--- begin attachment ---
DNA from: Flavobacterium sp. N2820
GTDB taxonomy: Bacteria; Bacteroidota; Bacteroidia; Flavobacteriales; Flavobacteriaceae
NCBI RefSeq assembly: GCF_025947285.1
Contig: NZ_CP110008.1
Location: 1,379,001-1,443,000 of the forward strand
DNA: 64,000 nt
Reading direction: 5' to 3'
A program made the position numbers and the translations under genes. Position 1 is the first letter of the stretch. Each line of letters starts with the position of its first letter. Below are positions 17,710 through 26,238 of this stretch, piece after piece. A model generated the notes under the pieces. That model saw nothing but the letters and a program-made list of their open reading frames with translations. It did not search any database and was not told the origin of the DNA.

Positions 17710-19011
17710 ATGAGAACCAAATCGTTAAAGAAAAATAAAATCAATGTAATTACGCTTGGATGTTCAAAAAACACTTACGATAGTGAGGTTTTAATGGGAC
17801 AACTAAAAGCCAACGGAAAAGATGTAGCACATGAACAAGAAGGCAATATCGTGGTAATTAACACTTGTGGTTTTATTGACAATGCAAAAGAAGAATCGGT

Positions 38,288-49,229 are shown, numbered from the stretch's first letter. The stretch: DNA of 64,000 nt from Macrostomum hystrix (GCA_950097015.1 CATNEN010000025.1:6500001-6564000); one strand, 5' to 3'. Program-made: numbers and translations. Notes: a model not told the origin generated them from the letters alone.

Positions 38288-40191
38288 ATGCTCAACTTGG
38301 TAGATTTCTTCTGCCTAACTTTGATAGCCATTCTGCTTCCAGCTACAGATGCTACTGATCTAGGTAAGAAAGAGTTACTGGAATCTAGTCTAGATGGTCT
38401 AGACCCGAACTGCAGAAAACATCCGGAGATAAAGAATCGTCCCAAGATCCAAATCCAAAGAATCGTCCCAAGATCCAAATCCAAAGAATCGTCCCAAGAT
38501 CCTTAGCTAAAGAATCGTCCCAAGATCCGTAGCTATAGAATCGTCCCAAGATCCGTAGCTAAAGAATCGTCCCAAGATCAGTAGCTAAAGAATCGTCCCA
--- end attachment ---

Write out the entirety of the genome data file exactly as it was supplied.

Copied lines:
DNA from: Flavobacterium sp. N2820
GTDB taxonomy: Bacteria; Bacteroidota; Bacteroidia; Flavobacteriales; Flavobacteriaceae
NCBI RefSeq assembly: GCF_025947285.1
Contig: NZ_CP110008.1
Location: 1,379,001-1,443,000 of the forward strand
DNA: 64,000 nt
Reading direction: 5' to 3'
A program made the position numbers and the translations under genes. Position 1 is the first letter of the stretch. Each line of letters starts with the position of its first letter. Below are positions 17,710 through 26,238 of this stretch, piece after piece. A model generated the notes under the pieces. That model saw nothing but the letters and a program-made list of their open reading frames with translations. It did not search any database and was not told the origin of the DNA.

Positions 17710-19011
17710 ATGAGAACCAAATCGTTAAAGAAAAATAAAATCAATGTAATTACGCTTGGATGTTCAAAAAACACTTACGATAGTGAGGTTTTAATGGGAC
17801 AACTAAAAGCCAACGGAAAAGATGTAGCACATGAACAAGAAGGCAATATCGTGGTAATTAACACTTGTGGTTTTATTGACAATGCAAAAGAAGAATCGGT

Positions 38,288-49,229 are shown, numbered from the stretch's first letter. The stretch: DNA of 64,000 nt from Macrostomum hystrix (GCA_950097015.1 CATNEN010000025.1:6500001-6564000); one strand, 5' to 3'. Program-made: numbers and translations. Notes: a model not told the origin generated them from the letters alone.

Positions 38288-40191
38288 ATGCTCAACTTGG
38301 TAGATTTCTTCTGCCTAACTTTGATAGCCATTCTGCTTCCAGCTACAGATGCTACTGATCTAGGTAAGAAAGAGTTACTGGAATCTAGTCTAGATGGTCT
38401 AGACCCGAACTGCAGAAAACATCCGGAGATAAAGAATCGTCCCAAGATCCAAATCCAAAGAATCGTCCCAAGATCCAAATCCAAAGAATCGTCCCAAGAT
38501 CCTTAGCTAAAGAATCGTCCCAAGATCCGTAGCTATAGAATCGTCCCAAGATCCGTAGCTAAAGAATCGTCCCAAGATCAGTAGCTAAAGAATCGTCCCA